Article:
A Newsworthy Birthday

In May 1846, five New York City newspapers joined forces – spearheaded by New York Sun publisher Moses Yale Beach – to get news from the distant Mexican-American War. The consortium that we now know as Associated Press was founded with the mission “to gather with economy and efficiency an accurate and impartial report of the news,” an innovation in journalism at a time when most major newspapers took a strictly partisan editorial stance.

Impartiality wasn’t the only innovation. In 1914, Associated Press introduced the “telegraph typewriter” or teletype into newsrooms across the U.S. That, and the later launch of its Wirephoto network which transmitted images the same day as they were taken, gave AP a major advantage over other news media outlets.

The AP is also the only news organization that collects and verifies national and local election results in every city and county across the country. News outlets rely on the polling data and results provided by the Associated Press before declaring winners in major political races, notably the presidential election.

Sports fans have relied on AP’s college football rankings since 1936, and its college basketball poll is the go-to source for which teams deserve national attention.

And while writers have several style guides upon which to rely, the venerable AP Stylebook produced as a guide for reporters and now in its 55th edition, remains the grammar and punctuation bible for writers in broadcasting, magazine publishing, corporate communications departments and public relations firms like RLF.

Happy birthday, AP!

Perspective on Measuring Public Relations Value

In conversations with clients and potential clients, the issue of measuring the value and impact of investments in public relations is a frequent topic. It is a simple question without easy or straight-forward answers. RLF Communications’ (RLF) point of view is that measurement can and should be implemented if the client is committed to long-term investments in strengthening its brand, building awareness for its products and services, and deepening its relationships with stakeholder audiences.

At the simplest level, public relations can be measured with “ad equivalency,” “share-of-voice,” or other metrics that track earned media coverage. For example, ad equivalency metrics assign a value based on what that same “space” would have cost if it had been purchased. A story on a local television news program that airs for 60 seconds would be assigned the value of what that same airtime would have cost to run a commercial. Most formulas also assign a multiplier of 3-5 times to reflect the third-party credibility that comes from earned media. It can also be measured by creating dedicated landing pages or phone numbers tied to specific news releases.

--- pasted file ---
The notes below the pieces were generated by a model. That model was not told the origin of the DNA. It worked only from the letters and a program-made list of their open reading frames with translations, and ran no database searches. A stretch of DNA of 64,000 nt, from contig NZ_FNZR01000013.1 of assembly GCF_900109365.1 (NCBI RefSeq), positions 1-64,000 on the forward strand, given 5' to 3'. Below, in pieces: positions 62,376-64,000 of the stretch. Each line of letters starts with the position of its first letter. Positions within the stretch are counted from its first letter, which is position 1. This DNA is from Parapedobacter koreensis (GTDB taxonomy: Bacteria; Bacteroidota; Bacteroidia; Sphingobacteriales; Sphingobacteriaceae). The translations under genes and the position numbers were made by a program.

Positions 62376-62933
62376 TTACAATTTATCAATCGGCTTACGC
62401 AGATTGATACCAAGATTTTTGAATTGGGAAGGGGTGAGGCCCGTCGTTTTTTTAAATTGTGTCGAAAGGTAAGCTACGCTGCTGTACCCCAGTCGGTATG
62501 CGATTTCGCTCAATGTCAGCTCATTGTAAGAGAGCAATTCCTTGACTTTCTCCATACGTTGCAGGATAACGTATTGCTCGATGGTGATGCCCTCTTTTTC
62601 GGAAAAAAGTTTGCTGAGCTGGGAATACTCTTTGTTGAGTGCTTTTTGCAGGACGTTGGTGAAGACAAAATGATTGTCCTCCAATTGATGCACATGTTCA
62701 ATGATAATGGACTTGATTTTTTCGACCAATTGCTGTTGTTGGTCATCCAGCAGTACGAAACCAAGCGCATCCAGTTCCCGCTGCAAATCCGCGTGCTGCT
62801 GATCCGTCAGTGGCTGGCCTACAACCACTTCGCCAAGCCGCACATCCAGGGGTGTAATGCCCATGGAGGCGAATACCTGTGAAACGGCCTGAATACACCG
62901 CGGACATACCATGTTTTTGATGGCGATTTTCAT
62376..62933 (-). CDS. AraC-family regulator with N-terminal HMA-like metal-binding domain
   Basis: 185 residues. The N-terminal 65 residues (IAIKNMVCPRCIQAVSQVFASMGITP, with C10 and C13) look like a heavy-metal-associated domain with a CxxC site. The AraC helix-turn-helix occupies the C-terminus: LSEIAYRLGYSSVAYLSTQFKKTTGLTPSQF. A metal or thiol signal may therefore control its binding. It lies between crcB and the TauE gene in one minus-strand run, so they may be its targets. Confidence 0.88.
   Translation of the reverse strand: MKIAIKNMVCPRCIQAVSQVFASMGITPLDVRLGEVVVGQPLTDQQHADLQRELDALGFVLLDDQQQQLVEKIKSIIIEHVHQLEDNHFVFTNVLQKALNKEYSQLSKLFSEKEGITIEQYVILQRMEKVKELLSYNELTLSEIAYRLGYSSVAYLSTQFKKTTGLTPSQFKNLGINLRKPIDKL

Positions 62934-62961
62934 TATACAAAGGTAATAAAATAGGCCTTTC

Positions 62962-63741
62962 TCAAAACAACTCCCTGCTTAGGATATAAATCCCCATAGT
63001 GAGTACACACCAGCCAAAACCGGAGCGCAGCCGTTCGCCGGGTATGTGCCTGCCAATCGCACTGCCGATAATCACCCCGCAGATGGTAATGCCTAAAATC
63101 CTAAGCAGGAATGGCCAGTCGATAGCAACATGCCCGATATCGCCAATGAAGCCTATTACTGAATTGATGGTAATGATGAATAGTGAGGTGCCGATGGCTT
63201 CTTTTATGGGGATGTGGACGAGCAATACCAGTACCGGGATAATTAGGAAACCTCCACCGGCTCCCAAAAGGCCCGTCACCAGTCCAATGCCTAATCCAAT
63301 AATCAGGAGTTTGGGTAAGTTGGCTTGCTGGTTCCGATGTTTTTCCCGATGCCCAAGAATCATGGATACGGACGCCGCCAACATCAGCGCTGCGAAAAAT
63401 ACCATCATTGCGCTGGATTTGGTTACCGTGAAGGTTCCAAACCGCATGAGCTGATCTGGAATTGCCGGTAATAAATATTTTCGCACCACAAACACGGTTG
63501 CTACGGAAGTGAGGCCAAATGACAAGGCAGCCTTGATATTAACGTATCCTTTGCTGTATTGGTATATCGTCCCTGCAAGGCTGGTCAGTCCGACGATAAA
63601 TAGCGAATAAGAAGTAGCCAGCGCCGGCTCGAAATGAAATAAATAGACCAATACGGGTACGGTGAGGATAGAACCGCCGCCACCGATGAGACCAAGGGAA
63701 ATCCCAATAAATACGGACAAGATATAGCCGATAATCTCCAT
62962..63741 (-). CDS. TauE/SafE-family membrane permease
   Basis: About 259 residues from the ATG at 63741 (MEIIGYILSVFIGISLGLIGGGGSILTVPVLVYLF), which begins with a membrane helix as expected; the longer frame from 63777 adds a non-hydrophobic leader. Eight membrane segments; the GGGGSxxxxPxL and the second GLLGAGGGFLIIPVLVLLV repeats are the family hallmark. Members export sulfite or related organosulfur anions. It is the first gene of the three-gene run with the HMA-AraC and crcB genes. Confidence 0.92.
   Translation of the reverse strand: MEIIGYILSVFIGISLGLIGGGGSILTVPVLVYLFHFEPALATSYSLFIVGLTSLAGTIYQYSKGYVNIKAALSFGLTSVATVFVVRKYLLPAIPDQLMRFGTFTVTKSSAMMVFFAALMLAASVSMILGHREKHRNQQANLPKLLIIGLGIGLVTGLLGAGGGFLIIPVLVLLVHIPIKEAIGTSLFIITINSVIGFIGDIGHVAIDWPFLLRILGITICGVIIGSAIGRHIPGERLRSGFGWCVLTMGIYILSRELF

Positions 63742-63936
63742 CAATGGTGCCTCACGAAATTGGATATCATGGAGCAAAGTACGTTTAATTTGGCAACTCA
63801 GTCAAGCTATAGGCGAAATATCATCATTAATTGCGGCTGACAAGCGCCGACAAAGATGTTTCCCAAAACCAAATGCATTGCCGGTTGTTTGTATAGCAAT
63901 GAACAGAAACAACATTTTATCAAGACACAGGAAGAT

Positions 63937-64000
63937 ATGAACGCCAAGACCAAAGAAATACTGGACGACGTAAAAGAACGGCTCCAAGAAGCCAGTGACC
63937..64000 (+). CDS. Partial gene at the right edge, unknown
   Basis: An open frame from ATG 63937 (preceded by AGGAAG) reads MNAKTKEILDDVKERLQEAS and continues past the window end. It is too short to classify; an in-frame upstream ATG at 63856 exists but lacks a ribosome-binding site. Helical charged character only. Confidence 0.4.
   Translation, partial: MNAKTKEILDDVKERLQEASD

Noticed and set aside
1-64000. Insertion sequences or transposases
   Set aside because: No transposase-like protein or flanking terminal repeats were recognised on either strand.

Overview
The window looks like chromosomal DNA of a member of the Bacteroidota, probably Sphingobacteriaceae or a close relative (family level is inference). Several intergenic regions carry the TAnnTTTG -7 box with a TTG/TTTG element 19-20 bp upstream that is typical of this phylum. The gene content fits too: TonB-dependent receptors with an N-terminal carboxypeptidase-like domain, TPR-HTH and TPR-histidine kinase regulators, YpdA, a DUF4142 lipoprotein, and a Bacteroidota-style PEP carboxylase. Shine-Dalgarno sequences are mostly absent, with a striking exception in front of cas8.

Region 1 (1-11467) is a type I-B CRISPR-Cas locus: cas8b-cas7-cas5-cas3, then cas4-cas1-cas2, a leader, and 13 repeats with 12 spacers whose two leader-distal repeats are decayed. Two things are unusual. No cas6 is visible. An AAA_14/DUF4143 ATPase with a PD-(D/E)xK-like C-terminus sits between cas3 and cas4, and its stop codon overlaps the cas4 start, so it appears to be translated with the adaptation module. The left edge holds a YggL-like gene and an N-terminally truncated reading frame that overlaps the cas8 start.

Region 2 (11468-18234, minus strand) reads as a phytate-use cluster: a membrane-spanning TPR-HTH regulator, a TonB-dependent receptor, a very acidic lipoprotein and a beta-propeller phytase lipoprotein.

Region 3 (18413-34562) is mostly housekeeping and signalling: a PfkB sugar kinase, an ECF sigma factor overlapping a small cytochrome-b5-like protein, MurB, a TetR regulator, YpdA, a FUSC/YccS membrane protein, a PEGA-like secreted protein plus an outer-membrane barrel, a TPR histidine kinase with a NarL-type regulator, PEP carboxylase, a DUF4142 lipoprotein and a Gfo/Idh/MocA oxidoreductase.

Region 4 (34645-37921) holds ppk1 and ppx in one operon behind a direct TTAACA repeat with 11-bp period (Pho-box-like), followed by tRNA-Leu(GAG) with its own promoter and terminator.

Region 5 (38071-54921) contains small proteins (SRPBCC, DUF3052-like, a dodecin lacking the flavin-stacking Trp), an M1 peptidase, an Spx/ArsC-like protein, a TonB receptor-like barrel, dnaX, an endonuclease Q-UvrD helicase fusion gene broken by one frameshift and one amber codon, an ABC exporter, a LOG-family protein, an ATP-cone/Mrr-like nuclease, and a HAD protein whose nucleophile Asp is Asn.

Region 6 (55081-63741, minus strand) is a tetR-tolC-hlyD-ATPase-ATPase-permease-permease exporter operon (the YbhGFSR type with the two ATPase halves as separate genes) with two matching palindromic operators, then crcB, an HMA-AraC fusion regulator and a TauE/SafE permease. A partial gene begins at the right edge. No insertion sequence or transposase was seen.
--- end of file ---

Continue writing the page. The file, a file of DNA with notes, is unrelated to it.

While there are multiple variations and flaws with these approaches (how to measure tone, how to account for negative coverage that could have been so much worse without skillful PR support, etc.), it is the easiest way to create charts and graphs that can be shared with senior leadership teams. Although most companies have moved away from ad equivalency metrics, there is still a role for them as a baseline to track earned media efforts over time, particularly for specific projects such as product launches and promotional campaigns. RLF invests significant resources in monitoring systems and databases such as Cision, Sprout Social, Mention and other platforms to help provide this type of reporting and analysis.

Tracking the deeper impact of public relations initiatives to support company\organizational brands requires a more sophisticated approach. New services such as Signal AI are developing tools that harness the power of Artificial Intelligence in data gathering and analysis. Beyond that, there are a multitude of studies that address how to arrive at brand equity formulas but do not segment out the specific role public relations plays in creating that value. Even the Valid Methods Framework (VFM) adopted as part of the Barcelona Principles in 2010 does not provide helpful measurement tools that can be applied by organizations.

RLF defines public relations as “communicating, connecting and influencing stakeholders who can help or hurt an organization by what they think, believe, say and do.” As companies\organizations seek to establish or maintain leadership positions in their respective industries, establishing original and relevant business metrics will help determine the value of their public relations efforts with stakeholders. Those metrics start with RLF helping to clearly define what “success” looks like and what goals makes a meaningful difference to the company\organization.